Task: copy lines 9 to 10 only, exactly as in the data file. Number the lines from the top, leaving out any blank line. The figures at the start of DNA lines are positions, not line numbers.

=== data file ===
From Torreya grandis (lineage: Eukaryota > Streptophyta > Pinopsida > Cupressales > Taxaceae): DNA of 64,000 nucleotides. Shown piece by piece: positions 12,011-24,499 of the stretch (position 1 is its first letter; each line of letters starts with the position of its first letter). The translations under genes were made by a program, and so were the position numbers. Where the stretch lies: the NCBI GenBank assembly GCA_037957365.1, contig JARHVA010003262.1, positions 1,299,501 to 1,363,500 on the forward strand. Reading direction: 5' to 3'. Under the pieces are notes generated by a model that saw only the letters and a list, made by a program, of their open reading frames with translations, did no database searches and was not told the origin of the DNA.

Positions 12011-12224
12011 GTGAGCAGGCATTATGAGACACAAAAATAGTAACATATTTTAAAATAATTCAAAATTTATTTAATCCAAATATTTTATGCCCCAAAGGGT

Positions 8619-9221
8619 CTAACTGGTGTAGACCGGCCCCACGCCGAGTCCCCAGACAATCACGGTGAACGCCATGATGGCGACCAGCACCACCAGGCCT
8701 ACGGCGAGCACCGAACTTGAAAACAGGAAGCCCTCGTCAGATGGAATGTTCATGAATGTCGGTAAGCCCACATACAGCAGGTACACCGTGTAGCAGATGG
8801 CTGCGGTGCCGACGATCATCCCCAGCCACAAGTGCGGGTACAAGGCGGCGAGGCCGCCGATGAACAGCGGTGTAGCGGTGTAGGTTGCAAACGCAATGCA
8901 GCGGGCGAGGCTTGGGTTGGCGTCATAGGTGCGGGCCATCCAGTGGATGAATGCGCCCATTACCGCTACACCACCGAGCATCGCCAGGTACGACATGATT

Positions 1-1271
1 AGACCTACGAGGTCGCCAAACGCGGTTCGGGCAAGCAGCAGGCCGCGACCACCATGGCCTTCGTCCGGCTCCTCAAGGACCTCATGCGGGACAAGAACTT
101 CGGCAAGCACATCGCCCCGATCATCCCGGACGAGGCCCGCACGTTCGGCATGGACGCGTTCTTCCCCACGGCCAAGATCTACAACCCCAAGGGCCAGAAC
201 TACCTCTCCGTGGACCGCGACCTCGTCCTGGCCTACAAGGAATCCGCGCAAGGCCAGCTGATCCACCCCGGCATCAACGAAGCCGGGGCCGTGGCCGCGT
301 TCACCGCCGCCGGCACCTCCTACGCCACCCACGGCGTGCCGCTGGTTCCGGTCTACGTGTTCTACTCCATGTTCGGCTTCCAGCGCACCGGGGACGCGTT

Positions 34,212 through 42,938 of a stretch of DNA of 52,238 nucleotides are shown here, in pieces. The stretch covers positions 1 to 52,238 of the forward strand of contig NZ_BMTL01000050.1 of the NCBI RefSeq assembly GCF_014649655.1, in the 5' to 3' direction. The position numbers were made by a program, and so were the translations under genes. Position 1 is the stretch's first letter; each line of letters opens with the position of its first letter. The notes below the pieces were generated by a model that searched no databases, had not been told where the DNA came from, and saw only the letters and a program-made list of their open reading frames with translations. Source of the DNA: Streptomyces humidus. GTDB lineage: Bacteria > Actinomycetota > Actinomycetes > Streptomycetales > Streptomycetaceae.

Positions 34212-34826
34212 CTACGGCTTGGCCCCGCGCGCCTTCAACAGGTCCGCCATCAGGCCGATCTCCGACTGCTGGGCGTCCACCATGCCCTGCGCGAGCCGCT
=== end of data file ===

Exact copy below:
Positions 1-1271
1 AGACCTACGAGGTCGCCAAACGCGGTTCGGGCAAGCAGCAGGCCGCGACCACCATGGCCTTCGTCCGGCTCCTCAAGGACCTCATGCGGGACAAGAACTT